A Disjointed Time

Its now more than a month since we loaded our bike in Thessalon and came home to walk mom’s last days with her. If we had finished our ride we would have returned to Ontario last Tuesday, but those plans were just not to be.

The unplanned month at home has left us feeling a little disjointed, a little lost. We are people who work closely with our calendar and are likely most comfortable with a rather full one. For the past month, the calendar has been empty. There have been lots of things to do, a funeral to plan, visitors to entertain, invitations for meals and fires, a dog to baby sit, coffee to drink. J has done a couple of days in her pottery. I’ve built a new work bench for her and installed a kitchen sink for washing up her clay spattered tools. I’ve picked up a bit of consulting work, visited some farms, balanced some rations. A quite a number of books have been read and some naps taken.  But until this past weekend the calendar was pretty much empty.

Its a weird place to be, to get up in the morning with nothing scheduled, the day ahead with no firm plan, no commitments, no deadlines. Almost like we are still on some sort of pilgrimage, in a liminal place, neither here nor there, an in between time.

11907367_10153537011289464_4163995848782596250_nThis past weekend I officiated at a wedding on Saturday and preached at a church looking for an interim on Sunday. It was good to preach again, good to feel like there was some purpose in life, something to rush about for.

I don’t think I’m ready to retire yet.

The Journey to Ordination: An Update

It’s been a little while since I shared anything here about the ongoing trip toward ordination. This is mostly because there has been little to tell.

DSCN1831Back in September, I was called as the bi-vocational interim pastor of the church where I have been a member for most of my life. This call was the trigger to start the final steps of the process. You see, to be ordained legitimately you need to have both an internal call (you recognizing yourself that God is telling you this is the direction your life is meant to go) and and an external call ( a group of people, a church, telling you that this is a suitable direction, God’s direction, for your life). The external call and the internal call affirm each other. Ordination requires both.

With the external call realized, the bureaucracy moves into gear. Examiners are assigned to make sure, even though both calls are recognized, the candidate has the necessary skills, and gifts, to actually function in the role of “minister of the word”. The examinations cover sermon writing, delivery, and worship leadership, as well as theology and practical ministry.

Back in December, I was assigned 1 Samuel 3 as my examination sermon. Two weeks ago, I led a service and preached the resulting sermon in my own church with two pastors present. (you can view the sermon here)  By the next evening, I had their report, three single spaced pages critiquing not only the sermon but the entire service, as well as two other sermons which I had submitted earlier. It was a valuable exercise which, while painful in places, did conclude with the words “we heartily recommend”. This sort of input is actually quite unusual in the every day world of preaching because ministers so rarely hear each other, and when they do are hesitant to comment on what they have heard.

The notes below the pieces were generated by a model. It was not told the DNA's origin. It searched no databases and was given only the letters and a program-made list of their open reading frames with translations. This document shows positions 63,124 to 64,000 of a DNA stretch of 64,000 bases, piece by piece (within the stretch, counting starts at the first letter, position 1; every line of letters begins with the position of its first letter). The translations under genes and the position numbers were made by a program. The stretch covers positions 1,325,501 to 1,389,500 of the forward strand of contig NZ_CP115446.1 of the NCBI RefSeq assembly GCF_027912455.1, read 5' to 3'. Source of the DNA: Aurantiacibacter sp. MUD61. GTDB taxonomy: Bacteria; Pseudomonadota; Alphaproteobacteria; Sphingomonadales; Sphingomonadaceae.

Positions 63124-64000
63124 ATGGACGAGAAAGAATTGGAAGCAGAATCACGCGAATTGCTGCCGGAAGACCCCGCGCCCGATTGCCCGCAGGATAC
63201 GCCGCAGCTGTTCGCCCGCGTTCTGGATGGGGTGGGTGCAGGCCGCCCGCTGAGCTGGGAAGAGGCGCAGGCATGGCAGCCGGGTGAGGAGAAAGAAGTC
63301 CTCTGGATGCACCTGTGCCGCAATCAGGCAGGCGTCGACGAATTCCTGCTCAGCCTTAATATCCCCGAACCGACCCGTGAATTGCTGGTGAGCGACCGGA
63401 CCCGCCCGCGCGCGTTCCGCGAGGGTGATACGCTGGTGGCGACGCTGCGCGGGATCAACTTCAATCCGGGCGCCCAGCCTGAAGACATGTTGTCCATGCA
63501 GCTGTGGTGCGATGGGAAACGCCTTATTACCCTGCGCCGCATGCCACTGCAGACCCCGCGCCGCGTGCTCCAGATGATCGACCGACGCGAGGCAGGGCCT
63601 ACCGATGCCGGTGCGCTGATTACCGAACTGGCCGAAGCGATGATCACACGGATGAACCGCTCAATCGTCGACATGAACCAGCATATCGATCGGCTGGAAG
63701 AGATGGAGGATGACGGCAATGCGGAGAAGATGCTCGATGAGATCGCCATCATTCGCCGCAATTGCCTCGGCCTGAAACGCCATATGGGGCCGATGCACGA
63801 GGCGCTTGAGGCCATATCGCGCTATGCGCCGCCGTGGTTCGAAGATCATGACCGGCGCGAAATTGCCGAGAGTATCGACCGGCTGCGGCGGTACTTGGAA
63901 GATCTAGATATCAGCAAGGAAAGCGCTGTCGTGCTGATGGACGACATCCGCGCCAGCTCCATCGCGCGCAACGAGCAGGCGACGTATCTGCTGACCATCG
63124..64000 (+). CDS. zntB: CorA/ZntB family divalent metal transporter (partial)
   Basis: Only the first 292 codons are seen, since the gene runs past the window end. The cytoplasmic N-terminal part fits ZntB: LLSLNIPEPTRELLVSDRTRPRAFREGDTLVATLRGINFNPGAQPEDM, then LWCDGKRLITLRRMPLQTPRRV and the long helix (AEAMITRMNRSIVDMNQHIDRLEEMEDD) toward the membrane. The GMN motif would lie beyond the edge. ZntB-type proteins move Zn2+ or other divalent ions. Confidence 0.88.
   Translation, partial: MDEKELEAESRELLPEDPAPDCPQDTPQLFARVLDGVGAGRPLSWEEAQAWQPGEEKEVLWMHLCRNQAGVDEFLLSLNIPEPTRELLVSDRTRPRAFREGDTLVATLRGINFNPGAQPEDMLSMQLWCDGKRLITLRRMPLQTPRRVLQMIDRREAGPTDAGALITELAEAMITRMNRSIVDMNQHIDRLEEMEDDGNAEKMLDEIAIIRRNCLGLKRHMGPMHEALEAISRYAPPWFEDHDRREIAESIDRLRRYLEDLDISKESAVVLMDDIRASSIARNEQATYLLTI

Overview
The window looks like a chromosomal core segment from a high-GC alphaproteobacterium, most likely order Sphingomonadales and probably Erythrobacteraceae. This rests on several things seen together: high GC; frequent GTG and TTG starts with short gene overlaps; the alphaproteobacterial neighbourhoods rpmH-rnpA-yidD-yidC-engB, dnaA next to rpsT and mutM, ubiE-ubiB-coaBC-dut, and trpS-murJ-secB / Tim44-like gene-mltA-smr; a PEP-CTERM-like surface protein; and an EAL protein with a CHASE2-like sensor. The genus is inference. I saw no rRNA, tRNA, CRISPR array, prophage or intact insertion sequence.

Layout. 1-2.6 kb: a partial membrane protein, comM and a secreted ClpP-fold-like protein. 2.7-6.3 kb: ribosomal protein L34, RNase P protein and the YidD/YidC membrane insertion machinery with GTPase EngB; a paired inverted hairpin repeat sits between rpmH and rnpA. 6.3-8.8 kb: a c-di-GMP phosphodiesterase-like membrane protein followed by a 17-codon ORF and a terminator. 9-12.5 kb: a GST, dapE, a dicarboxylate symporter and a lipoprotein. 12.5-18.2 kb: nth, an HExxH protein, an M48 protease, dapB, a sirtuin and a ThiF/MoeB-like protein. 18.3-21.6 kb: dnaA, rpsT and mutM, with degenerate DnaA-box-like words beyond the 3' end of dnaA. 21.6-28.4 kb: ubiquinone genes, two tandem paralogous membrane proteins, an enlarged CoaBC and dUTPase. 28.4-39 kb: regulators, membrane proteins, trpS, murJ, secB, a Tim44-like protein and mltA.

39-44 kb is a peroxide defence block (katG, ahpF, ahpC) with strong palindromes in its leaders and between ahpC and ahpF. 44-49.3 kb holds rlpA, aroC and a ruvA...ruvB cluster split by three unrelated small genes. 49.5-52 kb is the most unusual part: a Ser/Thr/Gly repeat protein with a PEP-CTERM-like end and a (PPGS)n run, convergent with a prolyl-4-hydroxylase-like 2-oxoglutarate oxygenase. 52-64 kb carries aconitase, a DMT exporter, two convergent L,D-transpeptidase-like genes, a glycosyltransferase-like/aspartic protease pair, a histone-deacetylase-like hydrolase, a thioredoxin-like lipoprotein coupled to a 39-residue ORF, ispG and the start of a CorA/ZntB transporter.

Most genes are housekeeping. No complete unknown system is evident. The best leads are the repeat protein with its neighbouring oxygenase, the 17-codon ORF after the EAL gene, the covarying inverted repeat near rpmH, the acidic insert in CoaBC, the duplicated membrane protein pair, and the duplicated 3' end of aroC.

The next stop in the process is almost the last one. On February 12th, fully five months after being called, I will be examined, orally, (no they are not going to look in my mouth) at the regular meeting of the classis (a body consisting of ministers and elders from 22 churches) There is 40 minutes allotted for this on the agenda, but, I suspect the questions may go on longer. Two ministers have been assigned to lead off the questioning, but, at some point, the floor will be opened and anyone is able to ask virtually anything. I can’t say I’m really looking forward to this experience.

With the examinations passed, if I am successful, there will be a time of celebration, an ordination service, likely a couple of weeks after the oral examination. The rules say you can’t set the date or start planning this event until after the successful completion of the exams, so I can’t tell you a date. Hopefully, I can in a couple of weeks.

A lot of water has passed under the bridge since the first post on this blog. I wonder if the title of this blog will need to change once this piece of the journey is complete.

The Journey Continues

We picked up our July issue of the Banner, the official publication of the Christian Reformed Church, a couple of weeks ago. Every year, one of the highlights of this issue are the pages devoted to the newly minted candidates for ministry. I can remember pouring over those pictures and names, playing a sort of solitaire version of Dutch Bingo trying to build connections, trying to figure out who these folks are, where they come from, how they come to appear on these pages.

ScanWell, now folks are doing this with my picture. Back in June, at the annual Synod of the CRCNA, I was declared a candidate for the ministry, along with forty nine other fresh graduates. Some of them attended the meeting. We were in Ireland at the time and watched the ceremony on video. Since I was a long distance EPMC candidate (which means I never actually attended Calvin Seminary) I really didn’t know many of the other candidates. I had interactions with some of them in online courses and the couple of times I was in Grand Rapids for course work, orientation, and other necessary tasks, but the deep camaraderie that comes from actual contact in a seminary situation is missing. I have more of this experience with my fellow Lutheran students.